“And we swept the board at the customer experience awards. Brexit or no Brexit, we will be just fine.

“Our view is that, as the strongest player in our market and despite the volatility that is the inevitable consequence of such change, we expect to find opportunities for additional growth and further consolidate our position as the leader in the UK market.”

Kamal Hitari, founder of online retailer Hitari, agrees: “Uncertainty creates opportunities. In the short term, there is a small opportunity to increase export due to the currency dropping in value, but either way, it is very early to predict how this will play out.”

Nick Beer from Dynamode UK states: “General consumer computing and computing accessory sales will continue to flourish in their home market. Future trade deals will need to be worked out, post-Brexit, but I firmly believe the EU as a whole welcomes, and will continue to welcome, co-operation in our industry, once this dust has settled.”

Exertis, meanwhile, seems nonplussed. Its parent firm, DCC, believes the referendum to leave the EU will not have ‘any material direct impact’ on DCC’s business, as the group has relatively little cross-border trade. 

“Presently almost 50 per cent of the group’s operating profits are generated outside of the UK, and so the group’s reported operating profit would benefit modestly from favourable translation should sterling remain at current values, or depreciate further,” DCC said in a statement.

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“General consumer computing and accessory sales will continue to flourish in their home market.” 

Nick Beer, Dynamode

Clive Murphy, managing director of Trojan, a company that provides multichannel etail sales and fulfilment, comments: “I feel it will be a bumpy road, but remain optimistic that even with uncertain and difficult times, there will be opportunities. It’s just about realising them.”

On the wider tech world, Tudor Aw, head of technology at KPMG UK, says: “The core attributes that make the UK tech sector so strong and attractive remain in place, including an amazing talent base that has a long track record of creativity such as Alan Turing’s first working computer to Tim Berners-Lee’s World Wide Web. 

“Tech is a sector that will only increase in importance and works without borders. I therefore continue to see the UK tech sector as one that will not only withstand the immediate challenges of the referendum result, but one that will continue to grow.”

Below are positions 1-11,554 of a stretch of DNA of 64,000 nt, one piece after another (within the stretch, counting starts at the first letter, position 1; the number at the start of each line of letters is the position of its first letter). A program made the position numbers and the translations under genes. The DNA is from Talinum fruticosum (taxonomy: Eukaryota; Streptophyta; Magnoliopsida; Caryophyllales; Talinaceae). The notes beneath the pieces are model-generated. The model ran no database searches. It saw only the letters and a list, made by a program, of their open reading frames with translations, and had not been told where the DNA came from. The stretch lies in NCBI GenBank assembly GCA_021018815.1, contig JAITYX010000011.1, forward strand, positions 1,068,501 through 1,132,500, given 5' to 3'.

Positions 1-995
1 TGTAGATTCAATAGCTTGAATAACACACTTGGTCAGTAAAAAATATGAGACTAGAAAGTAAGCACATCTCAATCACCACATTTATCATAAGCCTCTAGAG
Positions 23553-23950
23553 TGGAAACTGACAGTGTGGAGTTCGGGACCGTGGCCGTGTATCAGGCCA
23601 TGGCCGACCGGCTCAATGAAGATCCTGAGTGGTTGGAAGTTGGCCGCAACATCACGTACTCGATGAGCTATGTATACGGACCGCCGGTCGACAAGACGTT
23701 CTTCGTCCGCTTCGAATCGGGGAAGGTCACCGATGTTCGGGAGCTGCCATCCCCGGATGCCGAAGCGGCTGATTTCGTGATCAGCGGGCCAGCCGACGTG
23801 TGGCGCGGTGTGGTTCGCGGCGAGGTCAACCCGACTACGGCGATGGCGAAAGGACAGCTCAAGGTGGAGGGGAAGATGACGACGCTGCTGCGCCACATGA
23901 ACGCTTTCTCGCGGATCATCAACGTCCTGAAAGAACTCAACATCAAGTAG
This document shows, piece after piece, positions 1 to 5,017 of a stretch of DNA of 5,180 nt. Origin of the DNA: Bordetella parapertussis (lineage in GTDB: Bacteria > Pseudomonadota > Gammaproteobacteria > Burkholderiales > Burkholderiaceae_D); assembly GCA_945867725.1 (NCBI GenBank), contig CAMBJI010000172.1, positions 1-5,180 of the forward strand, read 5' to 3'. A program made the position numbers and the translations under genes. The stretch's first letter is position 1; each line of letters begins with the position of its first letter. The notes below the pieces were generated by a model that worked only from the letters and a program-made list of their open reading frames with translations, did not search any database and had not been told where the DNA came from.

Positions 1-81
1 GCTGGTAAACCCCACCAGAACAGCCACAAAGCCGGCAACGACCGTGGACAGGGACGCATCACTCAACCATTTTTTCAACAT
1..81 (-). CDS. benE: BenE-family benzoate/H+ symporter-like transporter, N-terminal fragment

CyberPower agrees that its long-term future should be ‘unaffected’.

“I cannot imagine when the dust settles that the EU will want to limit trade with the UK considering how much trading was going on cross borders,” comments business development manager David Scott. 

He adds: “We have not seen a decline in sales since the vote was cast, so I believe the fact some customers think the prices will go even higher is boosting sales after the referendum, and hopefully once the exchange rate rises again we can carry on as normal.” 

IT SKILLS AND SPENDING

Canalys believes that the effect of the Brexit will lead to a cut of the UK’s IT spending forecast by ten per cent for the year.

The outlook for 2017 could be even worse, it reckons, with up to a 15 per cent decline as IT budgets are set lower on the prediction of a tough year ahead and ongoing uncertainty.

“Trade disruption, political instability, recession, stagflation, talent pool reduction and the collapse of the EU are all potential outcomes that need consideration,” says research analyst Claudio Stahnke. “The UK is taking a big gamble on its future. The unprecedented nature of the move to leave makes the true extent of the outcome an unknown. Though there are a number of different scenarios that could play out, what is certain is that we are only at the very start of defining the UK’s new relationship with the EU.”

Gartner, meanwhile, expects global IT spending to be flat in 2016, and expects an ‘erosion in business confidence’ following the Brexit. 

“The brightest spot in the market could perhaps be an increase in average selling prices, with good sales of high-end gaming PCs and hybrid laptops fuelling this change,” the analyst says in a statement.

Elsewhere, there is still an IT skills gap in the UK, with a lack of talent available to fill certain IT roles. Some say this situation could get worse following the Brexit.

Gartner says that the long-term uncertainty in work status will make the UK ‘less attractive’ to potential new foreign workers. 

“Retaining current non-UK staff and having less access to qualified new hires from abroad will impair UK IT departments,” Gartner says in a statement.

Ajay Sule from Frost & Sullivan adds: “By putting a brake on immigration, companies may struggle to find the people they need to drive their businesses forward. In addition, EU citizens working in the high-tech sector may feel their careers are best served elsewhere – there’s a real possibility that many will seek opportunities elsewhere in Europe.” 

RETAIL RESILIENCE

How will the Brexit affect tech retailers? Well, the British Retail Consortium and KPMG say that it’s ‘too early’ to assess any Brexit impact on retail sales, while some other experts say it won’t affect e-commerce in particular
at all.

Helen Dickinson, OBE and chief executive of the British Retail Consortium, states that: “Britain’s retailers remain open for business. The EU referendum vote has not changed their relentless pursuit of delivering for customers day in, day out or their investment in meeting the needs of fundamental changes in the way people shop, driven by digital and technology.

“Despite the fall in the pound, the time it takes for any input price increases to translate into higher shop prices will depend on a combination of factors including further changes in the pound, commodity prices and the challenge for retailers to move pricing given the intensity of competition. So, there won’t be any instant shocks as any changes would take time to feed through.” 

David McCorquodale, head of retail at KPMG, adds: “While the ramifications from the Brexit vote may well affect consumer confidence, retailers will be hoping the long-promised heatwave and potential stay at home holidays will be enough to drive shoppers back to the high streets over the coming months ahead.

“With the referendum fallout still uncertain, retailers will need to make sure all channels are ready and resilient to cope with the impact of a Brexit.”